With a smart phone in my hand, I found out that I was in Borehamwood, a town located in southern Hertfordshire. To be frank, I was quite impressed that I managed to veer off course by sheer coincidence. I looked around, and there weren’t any high-street retail shops, at least not within my vicinity. There were hardly any billboards that scream ‘YOU KNOW YOU WANT TO BUY THIS’ at my face. The best part was that everyone was walking in a moderately slow pace. If I were to walk at this speed in London, five pedestrians would probably overtake me, as if I am a living obstacle. They could be silently judging me with the notion that I have no life to be walking this slowly. Sometimes, it is stressful to walk in the city, especially London. Nobody gives you a chance to slow down. You just have to walk fast for no reason, even if you are not rushing to anywhere. Although this may not be true, but I would like to think that London pedestrians often treat walking speed as a measurement for urgency. It is nothing to me but an unwritten rule.
As I walked, I thought about the climbing plant on the wooded fence again; man and nature, past and future. There was something about Borehamwood that resembled home; developed residences, light traffic and an abundance of nature. Along the way, there was a house; made of red bricks that have been aged by weather, with thick green vines blanketing its bare wall. It looked a little deliberate. Well, it was deliberate. But I would like to think that it started off unintentionally and was left that way. And that worked out pretty well. House by house I passed by, and this journey began to open doors to more findings like this. There were trimmed hedges acting as natural fences. Plants seemed to grow so naturally to fill in the gaps formed by man-made structures. It was hard to not notice how inseparable man and nature are. Perhaps, the only way to contemplate their existence is to embrace the way they complement each other.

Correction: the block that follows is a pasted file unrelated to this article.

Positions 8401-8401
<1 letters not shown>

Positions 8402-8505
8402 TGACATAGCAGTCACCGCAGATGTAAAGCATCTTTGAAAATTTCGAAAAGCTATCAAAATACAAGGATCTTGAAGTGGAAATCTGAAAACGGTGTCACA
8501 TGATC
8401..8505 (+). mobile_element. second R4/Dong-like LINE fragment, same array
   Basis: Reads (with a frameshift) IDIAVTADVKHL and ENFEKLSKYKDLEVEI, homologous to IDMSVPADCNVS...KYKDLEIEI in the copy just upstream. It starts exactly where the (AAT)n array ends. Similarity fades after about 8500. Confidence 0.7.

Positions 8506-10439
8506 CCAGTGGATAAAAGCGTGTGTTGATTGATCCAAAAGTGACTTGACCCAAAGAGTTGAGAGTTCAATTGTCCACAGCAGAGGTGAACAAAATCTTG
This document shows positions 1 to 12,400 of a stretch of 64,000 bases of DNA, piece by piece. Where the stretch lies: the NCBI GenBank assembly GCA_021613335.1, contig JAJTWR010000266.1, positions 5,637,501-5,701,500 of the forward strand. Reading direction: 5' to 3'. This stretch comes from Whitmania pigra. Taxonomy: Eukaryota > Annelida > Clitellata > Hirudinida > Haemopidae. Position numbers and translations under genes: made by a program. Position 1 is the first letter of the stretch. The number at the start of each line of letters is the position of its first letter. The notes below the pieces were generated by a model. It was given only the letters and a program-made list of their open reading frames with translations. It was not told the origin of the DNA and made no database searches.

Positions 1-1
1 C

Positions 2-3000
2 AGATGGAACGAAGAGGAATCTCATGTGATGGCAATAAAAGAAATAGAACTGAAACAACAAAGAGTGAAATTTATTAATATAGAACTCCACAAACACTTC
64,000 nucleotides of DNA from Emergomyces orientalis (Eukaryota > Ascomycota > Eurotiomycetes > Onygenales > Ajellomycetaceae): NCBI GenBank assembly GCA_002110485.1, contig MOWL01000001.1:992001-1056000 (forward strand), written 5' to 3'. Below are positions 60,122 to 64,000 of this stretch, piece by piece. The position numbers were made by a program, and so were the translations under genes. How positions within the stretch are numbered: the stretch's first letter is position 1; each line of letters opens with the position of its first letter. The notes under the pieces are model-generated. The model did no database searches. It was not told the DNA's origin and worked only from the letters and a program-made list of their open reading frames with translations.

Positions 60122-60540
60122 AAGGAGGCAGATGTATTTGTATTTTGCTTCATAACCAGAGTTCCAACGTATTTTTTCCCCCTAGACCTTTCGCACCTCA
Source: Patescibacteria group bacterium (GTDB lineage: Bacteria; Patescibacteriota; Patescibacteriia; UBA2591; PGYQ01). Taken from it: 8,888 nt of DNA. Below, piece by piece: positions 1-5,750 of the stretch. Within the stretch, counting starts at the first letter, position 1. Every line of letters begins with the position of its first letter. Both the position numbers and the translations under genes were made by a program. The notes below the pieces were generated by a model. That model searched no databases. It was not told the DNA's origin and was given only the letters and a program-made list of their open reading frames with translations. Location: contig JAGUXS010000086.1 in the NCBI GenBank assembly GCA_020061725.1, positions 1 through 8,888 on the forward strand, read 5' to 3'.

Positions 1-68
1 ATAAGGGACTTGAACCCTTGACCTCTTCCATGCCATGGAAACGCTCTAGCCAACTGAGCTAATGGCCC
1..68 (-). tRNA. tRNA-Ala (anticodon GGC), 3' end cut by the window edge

Becoming one another
I discerned a path among a row of consistently planted trees that led towards a residential area. However, the path was neither of stone nor cement. I imagined it to be a result of being frequented by people who live there. There was a noticeable gap between the trees and grass, making it ever more distinguishable as a path created instead of built. This is an example of the potential of nature turning into something that man can make, and vice versa. There was no denying to what I had just assumed. As I walked past a hair salon nearby, I noticed that its entrance was adorned with two fake spherical plants. As we know, we often find replicated nature-like objects in many places, be it plants or animals. We see them in shopping malls, corporate buildings and even at the doorsteps of domestic households. That little path and those well-trimmed hedges demonstrated the capability of nature in serving the same purpose as man-made creations. This tells me that man and nature do not only complement each other, but they also overlap.
I came to a street named Elmwood Avenue. In the middle of the road was a white large circle surrounded by three arrows. We all recognised this as a roundabout. It is inanimate, yet it has the power to impose a certain kind of traffic rule. Despite all that, how many people do we know who truly acknowledge it? I would say close to zero. Of course, there is no doubt that we do what the roundabout says, but other than that it seems like it doesn’t mean anything to us. As far as I am concerned, a roundabout is only a transit point. It is what anthropologist Marc Augé called a non-place. A non-place is nothing more than “a place with no history, relations or identity.” It is simply a transit point that we often inhabit in oblivion.